Tag Archives: broad beans

Recipe: Pasta with Chickpeas and Greens

This is a recipe I made way back in August after being given a big bunch of broad bean leaves  – I didn’t even know they were edible.  It’s a nice, simple, wholesome dinner recipe, good for Boxing Day, when you just want something plain and not too rich and reasonably healthy to eat.

You can use any greens you have in the garden – wild greens, tromboncino zucchini greens, Warrigal greens, silverbeet – whatever.  Or you can use supermarket greens.  120g is a standard packet size for a lot of things like rocket and baby spinach.  Just get a good mix – 2-3 big bunches worth – chop them roughly and off you go.

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Your Shopping List

olive oil
4 garlic cloves (I mean it!)
1 tbsp chilli flakes (I mean that, too!)
1/2 tsp cumin
1/2 tsp italian herbs (or just oregano)
salt, pepper
120 g baby kale
120 g baby spinach
1 bunch broad bean leaves
400 g chickpeas, tinned (drain and use the water for meringues!)
300 g pasta
80 g pine nuts
parmesan to serve

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Recipe: Barley Risotto from the Swamp!

dinner2OK, let’s be honest, here.  This is neither a risotto, nor is it from the swamp – though I did just have to check on Wikipedia whether you can actually grow sorrel in swamps.  It turns out that you can’t.  It also turns out that sorrel is poisonous in large quantities, because it contains oxalic acid.  So now I’m feeling rather nervous.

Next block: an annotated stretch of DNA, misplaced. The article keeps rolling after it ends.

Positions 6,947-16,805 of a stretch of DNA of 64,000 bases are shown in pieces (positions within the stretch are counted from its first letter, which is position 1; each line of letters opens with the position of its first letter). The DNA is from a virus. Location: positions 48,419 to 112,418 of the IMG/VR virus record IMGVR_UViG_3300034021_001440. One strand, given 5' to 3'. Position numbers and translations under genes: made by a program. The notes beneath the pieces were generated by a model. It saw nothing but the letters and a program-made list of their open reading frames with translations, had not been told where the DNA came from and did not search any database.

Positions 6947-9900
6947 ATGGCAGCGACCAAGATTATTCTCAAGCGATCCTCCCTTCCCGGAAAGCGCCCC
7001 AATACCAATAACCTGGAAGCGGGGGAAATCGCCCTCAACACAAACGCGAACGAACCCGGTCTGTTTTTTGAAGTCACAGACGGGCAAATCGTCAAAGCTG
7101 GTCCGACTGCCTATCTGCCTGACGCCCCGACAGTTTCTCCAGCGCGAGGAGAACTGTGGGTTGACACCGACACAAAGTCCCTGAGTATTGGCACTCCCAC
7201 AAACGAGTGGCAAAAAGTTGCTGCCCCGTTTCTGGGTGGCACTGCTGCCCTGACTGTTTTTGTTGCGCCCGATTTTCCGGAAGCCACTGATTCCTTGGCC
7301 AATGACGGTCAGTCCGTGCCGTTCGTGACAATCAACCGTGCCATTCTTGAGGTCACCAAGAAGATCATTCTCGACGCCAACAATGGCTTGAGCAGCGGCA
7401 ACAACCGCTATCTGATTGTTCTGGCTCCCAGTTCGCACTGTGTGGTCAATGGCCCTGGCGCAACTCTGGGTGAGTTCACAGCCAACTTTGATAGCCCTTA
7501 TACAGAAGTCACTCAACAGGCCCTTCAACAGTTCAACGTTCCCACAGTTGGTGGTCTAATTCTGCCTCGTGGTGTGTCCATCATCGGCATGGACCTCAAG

But because I love you all and would really rather not poison you (it’s too late now for Andrew and me, clearly) I’m writing this post on Sunday, and scheduling it to go up on my blog on Tuesday.  So if there is a post on my blog on Monday, you can assume that we are alive and well and that this recipe is safe to cook.  That, or that we are very hardy indeed, and possibly from the swamp ourselves.

(OK, I shared my findings with Andrew, and he made me look up actual quantities.  He’s such a spoilsport.  Anyway, it turns out that we  would have to work a lot harder to poison ourselves with sorrel, though eating it every day isn’t recommended, and it isn’t the best for people with dodgy kidneys.  So please do take a bit of care if that’s something that affects you.)